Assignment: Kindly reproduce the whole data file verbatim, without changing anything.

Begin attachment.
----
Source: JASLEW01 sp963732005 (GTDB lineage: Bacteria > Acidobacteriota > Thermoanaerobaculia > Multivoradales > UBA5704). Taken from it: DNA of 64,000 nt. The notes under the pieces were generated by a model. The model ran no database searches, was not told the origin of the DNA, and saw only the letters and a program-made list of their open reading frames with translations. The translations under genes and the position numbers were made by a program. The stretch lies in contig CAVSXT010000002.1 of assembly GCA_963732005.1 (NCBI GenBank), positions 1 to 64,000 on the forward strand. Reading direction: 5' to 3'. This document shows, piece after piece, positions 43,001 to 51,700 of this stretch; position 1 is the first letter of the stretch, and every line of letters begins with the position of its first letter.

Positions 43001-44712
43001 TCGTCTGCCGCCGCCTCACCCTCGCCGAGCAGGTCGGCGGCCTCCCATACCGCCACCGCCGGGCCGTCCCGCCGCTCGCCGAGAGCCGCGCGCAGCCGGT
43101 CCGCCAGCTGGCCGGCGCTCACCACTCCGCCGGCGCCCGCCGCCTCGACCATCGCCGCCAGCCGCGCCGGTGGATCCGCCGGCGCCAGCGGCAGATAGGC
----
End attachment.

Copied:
Source: JASLEW01 sp963732005 (GTDB lineage: Bacteria > Acidobacteriota > Thermoanaerobaculia > Multivoradales > UBA5704). Taken from it: DNA of 64,000 nt. The notes under the pieces were generated by a model. The model ran no database searches, was not told the origin of the DNA, and saw only the letters and a program-made list of their open reading frames with translations. The translations under genes and the position numbers were made by a program. The stretch lies in contig CAVSXT010000002.1 of assembly GCA_963732005.1 (NCBI GenBank), positions 1 to 64,000 on the forward strand. Reading direction: 5' to 3'. This document shows, piece after piece, positions 43,001 to 51,700 of this stretch; position 1 is the first letter of the stretch, and every line of letters begins with the position of its first letter.

Positions 43001-44712
43001 TCGTCTGCCGCCGCCTCACCCTCGCCGAGCAGGTCGGCGGCCTCCCATACCGCCACCGCCGGGCCGTCCCGCCGCTCGCCGAGAGCCGCGCGCAGCCGGT
43101 CCGCCAGCTGGCCGGCGCTCACCACTCCGCCGGCGCCCGCCGCCTCGACCATCGCCGCCAGCCGCGCCGGTGGATCCGCCGGCGCCAGCGGCAGATAGGC